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New Scotland Archives — The Altamont Enterprise, December 18, 2008

New Scotland super vows appointment process for planning board will be open

By Jo E. Prout

NEW SCOTLAND — Two seats on the planning board here are up for grabs next month, and the supervisor vowed this week that the appointment process would be open. He also called for attendance requirements for board members, echoing comments from local residents.

The terms for planning board Chairman Robert Stapf and planning board alternate Jo Ann Davies expire on Dec. 31. Planning board members will be appointed to fill the seats at the town reorganizational meeting Jan. 1.

“I’m receiving résumés and I’m forwarding them on to the [town] board members,” said Supervisor Thomas Dolin. He said Tuesday that he has received three résumés and that he expects two more.

Asked if the town would reappoint Stapf, who has served two seven-year terms, Dolin said, “I don’t know. I think it’s time for a new chairman, myself. He’s been there two terms. I think two terms is enough for anyone on the planning board. Some new blood would be good.”

Stapf could not be reached for comment.

Planning board member Cynthia Elliott, a land surveyor, disagreed with Dolin.

“Bob Stapf’s the best man for the job,” Elliott said. Stapf, a licensed surveyor, is retired and “puts in plenty of time,” she said. “I hope he’s going to be reappointed as chairman.”

Elliott also praised Davies for her knowledge of the planning process and the amount of time she puts in on the board.

Residents, in letters to the Enterprise editor, have called Elliott the “heir apparent” to the chairmanship. Elliott warned residents not to believe everything they hear.

Dolin said that he had also heard that Stapf “was going to support her as chairman.”

“Bob and I will have a little chat,” Elliott said when she was informed of the rumor. “I think he’s feeling under pressure. I have no other candidates that I am aware of” with qualifications as good as Stapf’s, Elliott said. She said, however, that there may be others who apply.

“It wouldn’t be my call. That’s the town board’s issue,” she said.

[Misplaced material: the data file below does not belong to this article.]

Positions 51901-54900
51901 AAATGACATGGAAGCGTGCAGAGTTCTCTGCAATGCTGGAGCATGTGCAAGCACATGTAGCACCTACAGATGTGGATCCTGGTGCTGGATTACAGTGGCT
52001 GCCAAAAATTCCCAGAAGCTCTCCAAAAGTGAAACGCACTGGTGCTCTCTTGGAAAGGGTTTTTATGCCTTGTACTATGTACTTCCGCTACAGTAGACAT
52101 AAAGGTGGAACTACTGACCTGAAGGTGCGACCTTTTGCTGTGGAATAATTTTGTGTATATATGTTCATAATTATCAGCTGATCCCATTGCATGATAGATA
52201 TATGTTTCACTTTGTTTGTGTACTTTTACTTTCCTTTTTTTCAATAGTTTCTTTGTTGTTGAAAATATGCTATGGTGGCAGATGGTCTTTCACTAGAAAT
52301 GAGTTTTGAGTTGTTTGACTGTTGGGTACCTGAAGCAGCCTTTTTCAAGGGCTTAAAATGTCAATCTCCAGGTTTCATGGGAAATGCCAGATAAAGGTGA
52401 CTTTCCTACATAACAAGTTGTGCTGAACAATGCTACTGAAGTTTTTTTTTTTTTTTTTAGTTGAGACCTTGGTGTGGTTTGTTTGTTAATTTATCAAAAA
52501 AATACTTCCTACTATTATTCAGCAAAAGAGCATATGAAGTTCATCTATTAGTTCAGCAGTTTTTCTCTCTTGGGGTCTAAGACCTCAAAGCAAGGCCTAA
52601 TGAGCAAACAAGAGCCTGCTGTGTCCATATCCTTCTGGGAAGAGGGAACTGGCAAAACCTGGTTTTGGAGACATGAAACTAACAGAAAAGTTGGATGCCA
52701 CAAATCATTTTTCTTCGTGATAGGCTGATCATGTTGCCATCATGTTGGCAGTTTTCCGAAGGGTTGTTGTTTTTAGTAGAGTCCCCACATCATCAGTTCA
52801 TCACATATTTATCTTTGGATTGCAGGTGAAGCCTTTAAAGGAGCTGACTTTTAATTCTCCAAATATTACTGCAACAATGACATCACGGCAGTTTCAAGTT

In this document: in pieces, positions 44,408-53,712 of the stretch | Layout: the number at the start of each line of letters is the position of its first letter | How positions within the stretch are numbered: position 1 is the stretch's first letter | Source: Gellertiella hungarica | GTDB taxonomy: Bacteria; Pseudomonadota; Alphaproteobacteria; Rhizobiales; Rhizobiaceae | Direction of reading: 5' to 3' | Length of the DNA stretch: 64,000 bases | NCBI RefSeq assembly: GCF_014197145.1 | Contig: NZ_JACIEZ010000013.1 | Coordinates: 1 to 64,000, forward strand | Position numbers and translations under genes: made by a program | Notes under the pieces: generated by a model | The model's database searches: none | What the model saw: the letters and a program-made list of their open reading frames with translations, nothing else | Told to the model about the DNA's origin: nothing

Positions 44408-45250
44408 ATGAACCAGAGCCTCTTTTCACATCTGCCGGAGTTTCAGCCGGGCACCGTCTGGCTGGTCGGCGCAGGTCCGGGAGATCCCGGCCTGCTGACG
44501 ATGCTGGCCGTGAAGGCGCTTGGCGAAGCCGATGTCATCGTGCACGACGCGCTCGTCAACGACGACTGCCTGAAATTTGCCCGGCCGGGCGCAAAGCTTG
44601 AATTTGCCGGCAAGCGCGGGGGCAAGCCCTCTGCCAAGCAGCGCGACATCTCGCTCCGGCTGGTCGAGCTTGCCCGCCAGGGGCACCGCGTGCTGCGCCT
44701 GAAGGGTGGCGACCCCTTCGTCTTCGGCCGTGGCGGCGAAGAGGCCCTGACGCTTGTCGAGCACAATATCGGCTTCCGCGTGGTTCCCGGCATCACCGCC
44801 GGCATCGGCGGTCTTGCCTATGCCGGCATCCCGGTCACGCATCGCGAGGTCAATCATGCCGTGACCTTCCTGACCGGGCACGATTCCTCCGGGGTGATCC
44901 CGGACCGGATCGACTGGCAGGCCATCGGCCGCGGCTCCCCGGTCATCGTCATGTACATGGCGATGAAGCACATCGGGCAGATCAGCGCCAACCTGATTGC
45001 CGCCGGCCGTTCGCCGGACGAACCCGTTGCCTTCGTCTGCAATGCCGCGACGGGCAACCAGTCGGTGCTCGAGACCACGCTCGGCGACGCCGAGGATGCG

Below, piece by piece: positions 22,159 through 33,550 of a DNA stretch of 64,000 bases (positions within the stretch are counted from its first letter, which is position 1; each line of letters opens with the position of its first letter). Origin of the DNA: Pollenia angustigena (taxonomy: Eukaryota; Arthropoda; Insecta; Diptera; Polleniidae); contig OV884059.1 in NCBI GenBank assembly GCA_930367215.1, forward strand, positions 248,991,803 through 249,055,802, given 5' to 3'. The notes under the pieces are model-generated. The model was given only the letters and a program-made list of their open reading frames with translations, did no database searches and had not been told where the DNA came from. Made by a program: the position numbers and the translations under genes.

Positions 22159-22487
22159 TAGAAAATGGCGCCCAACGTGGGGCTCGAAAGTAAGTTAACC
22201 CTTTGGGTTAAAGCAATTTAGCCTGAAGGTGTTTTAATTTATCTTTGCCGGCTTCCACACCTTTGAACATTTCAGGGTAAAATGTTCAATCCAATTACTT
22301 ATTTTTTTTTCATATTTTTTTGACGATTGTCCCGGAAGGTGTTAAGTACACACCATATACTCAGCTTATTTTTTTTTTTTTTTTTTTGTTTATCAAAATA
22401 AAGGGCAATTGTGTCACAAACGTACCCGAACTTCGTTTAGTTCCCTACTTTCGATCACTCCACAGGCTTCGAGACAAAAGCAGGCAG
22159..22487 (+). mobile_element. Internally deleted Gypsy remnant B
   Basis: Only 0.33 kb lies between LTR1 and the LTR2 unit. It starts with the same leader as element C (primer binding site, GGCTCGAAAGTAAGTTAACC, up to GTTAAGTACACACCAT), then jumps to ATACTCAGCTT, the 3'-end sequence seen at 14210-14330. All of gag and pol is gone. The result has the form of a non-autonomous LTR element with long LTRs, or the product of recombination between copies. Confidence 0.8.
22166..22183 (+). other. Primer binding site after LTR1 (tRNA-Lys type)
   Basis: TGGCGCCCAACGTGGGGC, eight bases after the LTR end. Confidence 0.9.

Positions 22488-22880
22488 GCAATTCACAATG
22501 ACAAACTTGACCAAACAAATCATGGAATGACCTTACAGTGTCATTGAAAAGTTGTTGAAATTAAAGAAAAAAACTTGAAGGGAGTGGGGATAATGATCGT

Changing the process

Some town residents have said that the appointment process is not an open one.

“It will be this year,” Dolin said. “I’m looking at [the résumés]. I’m reading them. There are some very qualified people.”

He said that he had not yet discussed any of the candidates with the other town board members.

“It takes a majority of the town board to appoint someone,” Dolin said. “This is all starting to come together. There has been some interest.”

Residents have complained that the current planning board is dysfunctional.

“I disagree completely,” Elliott said. “We agree more than we disagree, but we bring it out in discussion. I don’t find it to be dysfunctional, at all.”

Residents have also complained about board members’ absences, and Dolin responded by calling for term limits.

Dolin said that he will suggest that the town board adopt a policy requiring planning board members to resign if they miss more than three meetings in a year. The planning board meets once a month.

“I don’t think [the absences are] helpful for the functioning of the board,” Dolin said.

Daniel Mackay, one of the residents who submitted a résumé for a planning board seat, provided a chart listing the top absentee offenders on the planning board.

Planning board members Robert Smith, Lorraine Tuzzulo, and Elizabeth Stewart missed the most meetings in a two-year period, Mackay noted, with each missing more than three per year. Chairman Stapf, according to the chart, did not miss any of the meetings in the past two years.

Dolin also suggested term limits for planning board members.

“Two terms is enough,” he said.

Absences and unlimited terms affect the town, he said.

“This board is very vital to the functioning of the town government, and it’s important that it’s representative of the town,” Dolin said.

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